The word catharsis actually only comes up once in the text of the Poetics, in section 9, and it seems that we’re not all that sure of what Aristotle meant by the term. It’s often identified with “the effect proper to tragedy,” mentioned elsewhere in the Poetics (“for one should not seek any and every pleasure from tragedy, but the one that is appropriate to it,” from section 14, trans Gerald F. Else), but there’s nothing in the text itself that makes this connection clear. Aristotle is insistent that the emotional effect on the audience should be “fear and pity,” but the connection between fear & pity and catharsis is never explained—nor, for that matter, does Aristotle ever get around to defining what he means by “catharsis.”**
Regardless of what Aristotle meant by this term, the reading of catharsis that influenced future artists and theories of art is “a spontaneous overflow of feeling,” a mass emotional release that is supposed to occur somewhere around the climax of a tragedy. More generally this becomes an emotional release caused, in some way, by a work of art. The idea is that art channels and releases various negative or otherwise potentially overwhelming emotions, and leaves us free to continue our lives as good citizens.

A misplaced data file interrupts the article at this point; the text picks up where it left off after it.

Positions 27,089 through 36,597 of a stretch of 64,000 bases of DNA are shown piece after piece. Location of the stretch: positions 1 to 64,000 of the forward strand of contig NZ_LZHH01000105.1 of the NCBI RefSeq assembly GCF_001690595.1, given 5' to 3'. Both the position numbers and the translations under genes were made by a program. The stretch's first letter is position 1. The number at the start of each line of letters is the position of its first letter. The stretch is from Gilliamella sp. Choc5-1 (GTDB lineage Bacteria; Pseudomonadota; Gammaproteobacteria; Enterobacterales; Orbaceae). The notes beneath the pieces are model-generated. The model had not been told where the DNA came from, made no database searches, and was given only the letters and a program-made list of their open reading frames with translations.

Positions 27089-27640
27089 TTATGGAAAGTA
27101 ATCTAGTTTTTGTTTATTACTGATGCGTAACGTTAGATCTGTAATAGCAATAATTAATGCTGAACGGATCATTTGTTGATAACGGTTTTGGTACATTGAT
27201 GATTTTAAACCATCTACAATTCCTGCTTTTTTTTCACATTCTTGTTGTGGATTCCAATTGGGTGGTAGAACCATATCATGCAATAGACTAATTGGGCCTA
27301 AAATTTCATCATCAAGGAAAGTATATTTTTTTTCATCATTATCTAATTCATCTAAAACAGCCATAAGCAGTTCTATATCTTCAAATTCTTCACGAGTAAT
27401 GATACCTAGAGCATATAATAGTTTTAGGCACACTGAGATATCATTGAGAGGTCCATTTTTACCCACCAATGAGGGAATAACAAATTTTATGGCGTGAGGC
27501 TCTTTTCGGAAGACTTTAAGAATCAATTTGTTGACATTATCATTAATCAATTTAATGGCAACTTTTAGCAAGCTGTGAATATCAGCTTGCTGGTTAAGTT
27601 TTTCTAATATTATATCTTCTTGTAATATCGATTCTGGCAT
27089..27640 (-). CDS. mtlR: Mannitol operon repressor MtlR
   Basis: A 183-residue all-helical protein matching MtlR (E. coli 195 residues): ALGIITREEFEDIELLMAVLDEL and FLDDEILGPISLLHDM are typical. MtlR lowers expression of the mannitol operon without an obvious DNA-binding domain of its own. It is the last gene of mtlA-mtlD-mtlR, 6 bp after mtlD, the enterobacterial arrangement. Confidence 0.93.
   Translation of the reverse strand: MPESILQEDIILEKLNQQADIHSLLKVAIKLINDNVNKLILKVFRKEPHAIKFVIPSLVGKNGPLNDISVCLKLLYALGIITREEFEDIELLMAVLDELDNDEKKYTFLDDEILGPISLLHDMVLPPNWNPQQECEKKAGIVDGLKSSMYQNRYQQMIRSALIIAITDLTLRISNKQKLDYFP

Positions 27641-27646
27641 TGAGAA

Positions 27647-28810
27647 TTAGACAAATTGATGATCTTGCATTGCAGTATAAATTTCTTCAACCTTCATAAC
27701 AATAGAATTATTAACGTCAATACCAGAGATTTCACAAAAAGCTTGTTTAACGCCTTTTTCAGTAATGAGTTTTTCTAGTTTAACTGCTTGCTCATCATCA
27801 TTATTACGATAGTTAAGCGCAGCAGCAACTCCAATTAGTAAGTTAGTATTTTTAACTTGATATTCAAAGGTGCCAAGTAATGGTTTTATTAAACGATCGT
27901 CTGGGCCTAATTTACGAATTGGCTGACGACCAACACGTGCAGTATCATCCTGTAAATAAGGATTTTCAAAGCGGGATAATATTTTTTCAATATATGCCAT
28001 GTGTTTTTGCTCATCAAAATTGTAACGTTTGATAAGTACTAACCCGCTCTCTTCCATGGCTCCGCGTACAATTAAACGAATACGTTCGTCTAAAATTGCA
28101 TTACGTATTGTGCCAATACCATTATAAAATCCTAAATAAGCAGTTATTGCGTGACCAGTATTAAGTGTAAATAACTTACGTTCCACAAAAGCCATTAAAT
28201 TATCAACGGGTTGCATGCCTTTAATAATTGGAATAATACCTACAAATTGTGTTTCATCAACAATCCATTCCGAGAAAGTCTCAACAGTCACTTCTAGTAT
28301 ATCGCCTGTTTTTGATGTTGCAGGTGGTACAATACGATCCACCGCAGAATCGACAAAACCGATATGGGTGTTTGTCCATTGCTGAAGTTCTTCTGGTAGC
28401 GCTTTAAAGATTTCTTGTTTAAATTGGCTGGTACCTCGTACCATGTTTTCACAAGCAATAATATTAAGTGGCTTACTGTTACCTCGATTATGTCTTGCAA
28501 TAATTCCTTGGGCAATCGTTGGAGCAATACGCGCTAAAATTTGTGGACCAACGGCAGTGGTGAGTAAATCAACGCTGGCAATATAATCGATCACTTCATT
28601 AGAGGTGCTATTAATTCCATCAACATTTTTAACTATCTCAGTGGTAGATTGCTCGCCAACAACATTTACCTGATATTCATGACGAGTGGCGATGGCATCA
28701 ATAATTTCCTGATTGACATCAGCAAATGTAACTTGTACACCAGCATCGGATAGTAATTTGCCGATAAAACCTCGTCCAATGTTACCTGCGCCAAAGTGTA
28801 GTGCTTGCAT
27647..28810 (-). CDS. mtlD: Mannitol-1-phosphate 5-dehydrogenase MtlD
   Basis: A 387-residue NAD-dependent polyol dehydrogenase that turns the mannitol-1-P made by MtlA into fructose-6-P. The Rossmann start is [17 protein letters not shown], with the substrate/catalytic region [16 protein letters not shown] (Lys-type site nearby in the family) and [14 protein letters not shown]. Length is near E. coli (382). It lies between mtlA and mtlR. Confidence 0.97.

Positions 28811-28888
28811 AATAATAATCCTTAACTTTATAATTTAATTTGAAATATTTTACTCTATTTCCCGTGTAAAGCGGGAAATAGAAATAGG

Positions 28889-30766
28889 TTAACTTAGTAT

Art, in this view, is a machine for creating emotional release.***
We now have two possible models of art, corresponding to two possibilities for artistic value. If we follow Plato in accepting truth as the highest value, of art as well as everything else, then the best art is educational (or propagandistic: convincing via untruths for the benefit of a higher truth). There are two possible versions of this: either art is a way of prettifying information that could be transmitted in other forms, or else art in some sense teaches us things that we cannot learn through non-artistic means.
Aristotle, on the other hand, leaves aside the question of truth w/r/t art, and asks instead how art can benefit us. The model in this case is therapeutic. The best art is that which has the most beneficial effect; if we’re of a particularly scientific bent, it might occur to us to set up some double-blind studies, to see whether Jasper Johns lowers overall stress levels more than Norman Rockwell, & how both of them stack up against some placebo-painting.